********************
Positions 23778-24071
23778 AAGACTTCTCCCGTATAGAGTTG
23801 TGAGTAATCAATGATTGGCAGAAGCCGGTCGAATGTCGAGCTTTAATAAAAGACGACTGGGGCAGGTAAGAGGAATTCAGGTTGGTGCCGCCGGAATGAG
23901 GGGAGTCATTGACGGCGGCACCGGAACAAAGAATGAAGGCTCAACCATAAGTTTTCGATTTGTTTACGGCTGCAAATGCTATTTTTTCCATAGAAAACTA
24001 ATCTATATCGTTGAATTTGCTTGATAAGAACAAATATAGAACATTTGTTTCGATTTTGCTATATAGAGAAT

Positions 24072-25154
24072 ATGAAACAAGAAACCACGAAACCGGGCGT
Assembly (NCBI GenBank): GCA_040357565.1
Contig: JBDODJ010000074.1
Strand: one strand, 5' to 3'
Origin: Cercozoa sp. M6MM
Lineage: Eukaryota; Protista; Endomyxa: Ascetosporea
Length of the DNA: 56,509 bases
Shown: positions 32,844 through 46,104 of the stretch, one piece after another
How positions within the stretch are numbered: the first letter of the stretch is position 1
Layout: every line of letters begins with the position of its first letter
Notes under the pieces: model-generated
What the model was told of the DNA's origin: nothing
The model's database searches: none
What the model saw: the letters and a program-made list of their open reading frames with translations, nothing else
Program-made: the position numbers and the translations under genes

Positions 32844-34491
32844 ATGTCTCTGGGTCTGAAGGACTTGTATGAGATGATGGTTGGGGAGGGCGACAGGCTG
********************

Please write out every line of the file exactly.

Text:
Positions 23778-24071
23778 AAGACTTCTCCCGTATAGAGTTG
23801 TGAGTAATCAATGATTGGCAGAAGCCGGTCGAATGTCGAGCTTTAATAAAAGACGACTGGGGCAGGTAAGAGGAATTCAGGTTGGTGCCGCCGGAATGAG
23901 GGGAGTCATTGACGGCGGCACCGGAACAAAGAATGAAGGCTCAACCATAAGTTTTCGATTTGTTTACGGCTGCAAATGCTATTTTTTCCATAGAAAACTA
24001 ATCTATATCGTTGAATTTGCTTGATAAGAACAAATATAGAACATTTGTTTCGATTTTGCTATATAGAGAAT

Positions 24072-25154
24072 ATGAAACAAGAAACCACGAAACCGGGCGT
Assembly (NCBI GenBank): GCA_040357565.1
Contig: JBDODJ010000074.1
Strand: one strand, 5' to 3'
Origin: Cercozoa sp. M6MM
Lineage: Eukaryota; Protista; Endomyxa: Ascetosporea
Length of the DNA: 56,509 bases
Shown: positions 32,844 through 46,104 of the stretch, one piece after another
How positions within the stretch are numbered: the first letter of the stretch is position 1
Layout: every line of letters begins with the position of its first letter
Notes under the pieces: model-generated
What the model was told of the DNA's origin: nothing
The model's database searches: none
What the model saw: the letters and a program-made list of their open reading frames with translations, nothing else
Program-made: the position numbers and the translations under genes

Positions 32844-34491
32844 ATGTCTCTGGGTCTGAAGGACTTGTATGAGATGATGGTTGGGGAGGGCGACAGGCTG